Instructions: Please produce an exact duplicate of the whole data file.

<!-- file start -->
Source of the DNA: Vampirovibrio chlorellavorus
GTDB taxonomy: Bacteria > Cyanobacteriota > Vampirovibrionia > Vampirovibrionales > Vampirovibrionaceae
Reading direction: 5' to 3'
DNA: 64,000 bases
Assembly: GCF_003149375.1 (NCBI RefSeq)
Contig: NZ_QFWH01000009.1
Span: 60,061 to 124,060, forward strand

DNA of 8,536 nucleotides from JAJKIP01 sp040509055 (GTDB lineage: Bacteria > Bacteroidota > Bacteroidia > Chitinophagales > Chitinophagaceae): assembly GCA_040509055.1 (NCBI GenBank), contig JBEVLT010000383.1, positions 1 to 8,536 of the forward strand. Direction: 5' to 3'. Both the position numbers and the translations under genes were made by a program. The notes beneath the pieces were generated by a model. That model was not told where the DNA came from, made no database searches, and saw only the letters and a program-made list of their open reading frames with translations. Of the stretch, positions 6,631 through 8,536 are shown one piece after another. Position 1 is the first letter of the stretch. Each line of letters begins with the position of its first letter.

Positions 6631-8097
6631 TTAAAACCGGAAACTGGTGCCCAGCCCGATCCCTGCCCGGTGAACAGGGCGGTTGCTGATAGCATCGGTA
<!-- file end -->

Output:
Source of the DNA: Vampirovibrio chlorellavorus
GTDB taxonomy: Bacteria > Cyanobacteriota > Vampirovibrionia > Vampirovibrionales > Vampirovibrionaceae
Reading direction: 5' to 3'
DNA: 64,000 bases
Assembly: GCF_003149375.1 (NCBI RefSeq)
Contig: NZ_QFWH01000009.1
Span: 60,061 to 124,060, forward strand

DNA of 8,536 nucleotides from JAJKIP01 sp040509055 (GTDB lineage: Bacteria > Bacteroidota > Bacteroidia > Chitinophagales > Chitinophagaceae): assembly GCA_040509055.1 (NCBI GenBank), contig JBEVLT010000383.1, positions 1 to 8,536 of the forward strand. Direction: 5' to 3'. Both the position numbers and the translations under genes were made by a program. The notes beneath the pieces were generated by a model. That model was not told where the DNA came from, made no database searches, and saw only the letters and a program-made list of their open reading frames with translations. Of the stretch, positions 6,631 through 8,536 are shown one piece after another. Position 1 is the first letter of the stretch. Each line of letters begins with the position of its first letter.

Positions 6631-8097
6631 TTAAAACCGGAAACTGGTGCCCAGCCCGATCCCTGCCCGGTGAACAGGGCGGTTGCTGATAGCATCGGTA